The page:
As Rexroth electric industrial motion control specialists, we work most often with manufacturers and printers. The motion control systems we work with are typically found in applications like textile printing, packaging, machine tools, and metal format. Most of the people we talk with are in factories.
Not coincidentally, that’s also the natural habitat, if you will, of most robots. Sure, you may have a robot vacuum cleaner or trashcan at home, but right now automation is mostly industrial.
This may change.
One of the areas that is the ripest for robotics, if you will overlook the pun, is agriculture.
Agriculture needs robots because, for one thing, people don’t want to pick vegetables or weed fields of flowers. Over the last decade, U.S. agriculture lost 20% of its workforce. At the same time, wages rose by 13%. Still, 90% of agricultural workers in California are foreign-born. In North Carolina, where some agricultural employers are required to prove that they have tried to hire natives before they may hire immigrants, the data shows that virtually no Americans are willing to take jobs like these. With tighter borders and tougher rules on immigration, U.S. agriculture is expecting things to get worse.
Automation could be the solution.
Working in fields of crops or in orchards also requires repetitive actions. Automation has pretty much replaced plowing, tilling, spraying, and hoeing on farms in the United States. Picking and weeding should go the same way.
The problem is, nature and robots don’t mix that well. Robots tend to fall down when they have to traverse uneven terrain. They have trouble figuring out what a piece of fruit looks like and how to grasp it, because pieces of fruit aren’t uniform enough for robots to identify. People can tell that those things in the picture below are all strawberries, even though they are different shapes and sizes. To a robot, they just don’t look the same.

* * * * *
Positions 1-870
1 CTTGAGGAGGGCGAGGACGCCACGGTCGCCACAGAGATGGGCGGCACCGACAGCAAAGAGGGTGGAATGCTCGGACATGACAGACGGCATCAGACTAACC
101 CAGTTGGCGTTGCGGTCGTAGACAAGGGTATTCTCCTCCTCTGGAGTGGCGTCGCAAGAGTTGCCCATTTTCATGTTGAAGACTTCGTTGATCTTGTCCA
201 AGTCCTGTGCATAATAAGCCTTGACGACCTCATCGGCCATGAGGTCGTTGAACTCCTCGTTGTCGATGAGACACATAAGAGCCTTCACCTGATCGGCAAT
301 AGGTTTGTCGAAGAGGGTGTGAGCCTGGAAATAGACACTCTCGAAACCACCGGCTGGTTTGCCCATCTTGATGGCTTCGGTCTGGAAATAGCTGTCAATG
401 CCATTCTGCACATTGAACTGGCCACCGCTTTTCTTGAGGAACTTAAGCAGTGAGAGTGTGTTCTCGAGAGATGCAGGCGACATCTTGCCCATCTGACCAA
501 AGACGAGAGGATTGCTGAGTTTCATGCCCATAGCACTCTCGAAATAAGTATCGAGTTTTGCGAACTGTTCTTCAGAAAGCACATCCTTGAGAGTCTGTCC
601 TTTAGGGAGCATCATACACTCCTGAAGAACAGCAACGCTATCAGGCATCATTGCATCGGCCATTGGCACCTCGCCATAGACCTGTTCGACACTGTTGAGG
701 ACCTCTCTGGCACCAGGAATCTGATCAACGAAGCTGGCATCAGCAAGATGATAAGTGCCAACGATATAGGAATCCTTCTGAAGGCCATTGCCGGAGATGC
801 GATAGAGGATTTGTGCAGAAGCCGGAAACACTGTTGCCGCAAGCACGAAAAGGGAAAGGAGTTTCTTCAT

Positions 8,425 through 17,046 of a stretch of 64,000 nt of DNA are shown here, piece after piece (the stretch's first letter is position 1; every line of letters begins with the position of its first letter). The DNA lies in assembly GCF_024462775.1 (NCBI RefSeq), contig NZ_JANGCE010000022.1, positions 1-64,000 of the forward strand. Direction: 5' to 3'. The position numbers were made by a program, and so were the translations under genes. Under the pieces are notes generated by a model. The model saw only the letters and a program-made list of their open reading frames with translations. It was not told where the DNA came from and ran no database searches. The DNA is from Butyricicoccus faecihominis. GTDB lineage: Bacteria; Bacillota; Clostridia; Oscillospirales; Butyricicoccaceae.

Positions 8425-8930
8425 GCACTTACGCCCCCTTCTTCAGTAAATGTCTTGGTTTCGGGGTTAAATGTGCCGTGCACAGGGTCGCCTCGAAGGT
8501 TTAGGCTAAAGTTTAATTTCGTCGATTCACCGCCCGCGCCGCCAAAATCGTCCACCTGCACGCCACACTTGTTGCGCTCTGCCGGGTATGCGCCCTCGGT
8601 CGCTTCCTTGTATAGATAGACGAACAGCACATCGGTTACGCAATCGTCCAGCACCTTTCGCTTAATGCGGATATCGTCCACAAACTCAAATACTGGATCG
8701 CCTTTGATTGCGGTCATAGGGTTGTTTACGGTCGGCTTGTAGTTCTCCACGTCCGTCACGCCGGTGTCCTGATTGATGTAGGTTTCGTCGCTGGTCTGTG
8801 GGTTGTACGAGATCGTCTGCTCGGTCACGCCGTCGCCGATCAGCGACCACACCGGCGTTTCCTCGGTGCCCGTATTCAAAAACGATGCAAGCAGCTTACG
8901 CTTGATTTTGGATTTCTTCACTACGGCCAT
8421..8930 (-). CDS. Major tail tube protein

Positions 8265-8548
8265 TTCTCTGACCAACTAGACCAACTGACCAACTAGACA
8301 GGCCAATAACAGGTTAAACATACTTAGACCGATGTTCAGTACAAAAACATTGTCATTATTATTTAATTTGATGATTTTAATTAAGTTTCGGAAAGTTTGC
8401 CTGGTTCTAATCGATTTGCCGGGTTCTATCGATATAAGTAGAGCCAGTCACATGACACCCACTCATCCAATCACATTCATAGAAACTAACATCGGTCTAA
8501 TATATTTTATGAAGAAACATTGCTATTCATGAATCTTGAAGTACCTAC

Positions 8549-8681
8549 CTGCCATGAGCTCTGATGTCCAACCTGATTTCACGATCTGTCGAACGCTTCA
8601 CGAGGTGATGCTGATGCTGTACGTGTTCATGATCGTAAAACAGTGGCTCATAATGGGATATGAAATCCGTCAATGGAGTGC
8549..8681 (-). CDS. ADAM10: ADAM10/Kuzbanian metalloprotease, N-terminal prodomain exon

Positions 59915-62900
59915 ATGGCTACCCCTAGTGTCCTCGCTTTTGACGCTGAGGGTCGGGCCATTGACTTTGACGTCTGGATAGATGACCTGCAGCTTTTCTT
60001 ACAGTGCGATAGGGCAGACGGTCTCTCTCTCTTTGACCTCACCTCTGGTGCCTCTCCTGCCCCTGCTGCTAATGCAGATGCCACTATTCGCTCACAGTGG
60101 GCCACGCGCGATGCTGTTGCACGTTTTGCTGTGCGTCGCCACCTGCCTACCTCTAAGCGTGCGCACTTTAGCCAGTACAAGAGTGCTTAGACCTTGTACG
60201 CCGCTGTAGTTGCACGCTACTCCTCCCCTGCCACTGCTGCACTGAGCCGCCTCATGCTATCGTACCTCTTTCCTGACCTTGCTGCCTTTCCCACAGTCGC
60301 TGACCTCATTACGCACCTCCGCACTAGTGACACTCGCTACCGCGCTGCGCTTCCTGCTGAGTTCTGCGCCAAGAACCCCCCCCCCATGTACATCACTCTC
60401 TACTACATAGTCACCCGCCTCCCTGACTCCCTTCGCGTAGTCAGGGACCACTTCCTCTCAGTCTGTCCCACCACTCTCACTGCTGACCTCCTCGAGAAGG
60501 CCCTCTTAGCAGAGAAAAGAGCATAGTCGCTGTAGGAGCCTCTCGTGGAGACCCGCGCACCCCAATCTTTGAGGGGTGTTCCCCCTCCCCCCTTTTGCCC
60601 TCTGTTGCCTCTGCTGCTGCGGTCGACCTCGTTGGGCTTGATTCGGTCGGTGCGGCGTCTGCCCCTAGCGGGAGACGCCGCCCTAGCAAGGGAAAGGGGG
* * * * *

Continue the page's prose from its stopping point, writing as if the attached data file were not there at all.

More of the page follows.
The things that need to be done out in the fields are also fairly specialized. A new cherry picking robot being designed right now has to be able to grab a tree limb and shake it, which seems like a good job for a robot. But it has to grab limbs that have cherries on them, and it has to avoid grabbing and squishing the cherries themselves. Researchers are currently analyzing the task into multiple small tasks so they can program their robot to succeed at a task that is easy for a human but hard for a machine.
“What you’re going to see is people trying a lot of very specific things outdoors,” Wired magazine quotes agricultural robot expert John Binney as saying, “most of which aren’t going to end up being cost effective or reliable enough, but some of which work.”
Like so much R&D, the funding has to come from somewhere.
Meanwhile, back at the factory, you can call us any time for your Rexroth industrial motion control needs.